You’re itinerary‘s perfection, car, hotel, entertainment, sight-seeing, including plenty of local color. But are you macro-ready? Am I what? Yep, are you prepared to eat well and within macrobiotic diet recommendations while away from your macrobiotic kitchen?
There are a few parts to this puzzle. It’s do-able, easy, and well worth it. Why? Because you’ll feel 100% better on your travels, and keep your direction of health at the same time. Avoid jet lag, sleep well, and be up to all the sightseeing and visiting you’ve planned. We actually give a complete macrobiotic cooking class on this subject. Here are a few pointers.
Take your most important macrobiotic items with you! Lino Stanchich, our first macrobiotic counselor, use to say always be prepared. You never know what items will be difficult to find when you are away.
This was before the present restrictions on flying. We use to take more with us, in the original bottles and jars. We once packed a suitcase with 84 pounds of just our food when visiting Fred’s brother in Monaco. No more. Car trips afford luxurious space so we pack the minimum size of all our macrobiotic essentials: shoyu, ume plum, miso, kuzu, si salt, etc. But on the plane we strictly travel with carry-on luggage. We may take a small eye dropper bottle of shoyu to insure we have the best quality, and teeny jars of miso and ume plum as well. The Container Store sells these for minimal charge.
Google and email ahead to your destination to find local health stores, and contact them for product availability. If staying in a facility permitting cooking – a suite hotel perhaps, or condo, you’re in like flint. Purchase your organic or bio veggies, prepare breakfast, and maybe rice balls to add to your lunch. Then a divine dinner at a special restaurant – you’re on vacation!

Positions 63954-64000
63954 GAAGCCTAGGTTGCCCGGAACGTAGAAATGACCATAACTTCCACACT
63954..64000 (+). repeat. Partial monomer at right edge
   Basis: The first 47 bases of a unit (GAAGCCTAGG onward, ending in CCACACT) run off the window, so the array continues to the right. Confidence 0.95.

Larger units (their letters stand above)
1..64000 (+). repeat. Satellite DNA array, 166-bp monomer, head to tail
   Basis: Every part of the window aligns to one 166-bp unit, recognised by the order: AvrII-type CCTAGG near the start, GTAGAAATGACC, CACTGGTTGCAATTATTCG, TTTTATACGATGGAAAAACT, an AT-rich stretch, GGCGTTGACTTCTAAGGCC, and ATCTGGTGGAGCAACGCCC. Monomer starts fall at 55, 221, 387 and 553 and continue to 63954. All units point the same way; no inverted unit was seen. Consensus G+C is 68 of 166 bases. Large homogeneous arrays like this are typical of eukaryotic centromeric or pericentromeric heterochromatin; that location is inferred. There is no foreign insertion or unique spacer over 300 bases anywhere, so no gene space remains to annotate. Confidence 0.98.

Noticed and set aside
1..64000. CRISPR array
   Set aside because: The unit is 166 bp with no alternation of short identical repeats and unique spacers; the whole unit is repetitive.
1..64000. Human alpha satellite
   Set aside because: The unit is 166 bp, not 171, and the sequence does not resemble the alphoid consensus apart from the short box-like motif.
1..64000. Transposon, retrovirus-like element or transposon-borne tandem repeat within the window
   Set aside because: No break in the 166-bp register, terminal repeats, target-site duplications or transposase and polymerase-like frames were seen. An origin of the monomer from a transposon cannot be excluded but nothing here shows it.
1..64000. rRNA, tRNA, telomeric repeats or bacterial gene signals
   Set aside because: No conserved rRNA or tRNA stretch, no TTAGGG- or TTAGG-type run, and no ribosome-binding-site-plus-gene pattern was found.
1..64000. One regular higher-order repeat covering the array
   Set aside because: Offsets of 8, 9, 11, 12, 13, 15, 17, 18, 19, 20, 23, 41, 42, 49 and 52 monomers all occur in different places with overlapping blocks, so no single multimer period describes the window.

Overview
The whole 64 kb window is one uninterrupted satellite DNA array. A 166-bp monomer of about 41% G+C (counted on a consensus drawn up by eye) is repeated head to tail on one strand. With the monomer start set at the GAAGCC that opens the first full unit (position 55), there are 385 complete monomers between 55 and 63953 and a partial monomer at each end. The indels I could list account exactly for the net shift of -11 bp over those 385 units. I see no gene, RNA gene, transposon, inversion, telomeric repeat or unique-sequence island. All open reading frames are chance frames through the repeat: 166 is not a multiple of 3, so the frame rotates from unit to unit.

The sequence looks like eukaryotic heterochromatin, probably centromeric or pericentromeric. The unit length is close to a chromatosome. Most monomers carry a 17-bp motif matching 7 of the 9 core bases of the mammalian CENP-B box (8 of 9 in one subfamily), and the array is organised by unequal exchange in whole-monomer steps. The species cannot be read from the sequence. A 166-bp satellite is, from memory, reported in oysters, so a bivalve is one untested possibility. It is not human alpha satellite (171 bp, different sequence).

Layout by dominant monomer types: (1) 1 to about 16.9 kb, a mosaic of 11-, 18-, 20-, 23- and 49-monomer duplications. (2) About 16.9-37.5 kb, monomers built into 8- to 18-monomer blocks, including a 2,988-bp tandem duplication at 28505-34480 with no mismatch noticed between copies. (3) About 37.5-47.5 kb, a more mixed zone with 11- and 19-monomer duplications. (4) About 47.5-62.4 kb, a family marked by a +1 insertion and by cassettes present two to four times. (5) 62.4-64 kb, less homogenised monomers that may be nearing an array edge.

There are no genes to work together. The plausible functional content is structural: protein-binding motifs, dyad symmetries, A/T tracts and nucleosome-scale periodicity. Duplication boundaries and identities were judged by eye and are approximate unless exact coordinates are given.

Use this easy way to cook in a thermos. Even on an airplane, you can carry an empty open wide-mouth thermos. Measure your grain in 1 cup portions: brown rice, quinoa, bulghur and yes, go ahead add the pinch of si salt. Put this measurement into a small wax paper bag, fold, and slide these into a plastic baggie. Brown rice -short, medium and long – should be rinsed, roasted til dry, and let cool before bagging. The other mentioned grains can be measured out without roasting.
So it’s now as easy as boiling water to make your grain. Just bring 1 1/2 cups water to boil, place the grain the thermos, pour in the water, and tomorrow morning you have delicious grain awaiting you!. We actually take 2 thermos with us: one for breakfast, and one for lunch. Enjoy breakfast on your balcony, or join others in the bed and breakfast area, and you’re off and running for the day! No guilt about keeping a great macrobiotic regime! And the best benefit – you’re tiptop condition for the demands of travel
Remember, what a meal is! Warren Kramer teaches us a meal is a grain or grain product and a vegetable! Carrying kukicha tea bags with you is a great idea to end your meal. A bit of wild caught fish is very nice, and often you can enjoy the local specialty as well, avoiding farm-raised fish.
What about ordering, when you don’t speak the language! Research the macrobiotic avoid words before you travel, and carry these with you on a typed, laminated wallet-size card. Duplicate this list to hand the person taking your order, and no worries about cheese, butter, milk being added to your cuisine! Relax and enjoy the ambiance.
Title: Travel Tips from a unique Macrobiotic Cooking Class
Description: Advance contact, packing macrobiotic ingredients & menu tips incorporate your macrobiotic diet within your travel plans, so you truly bon voyage!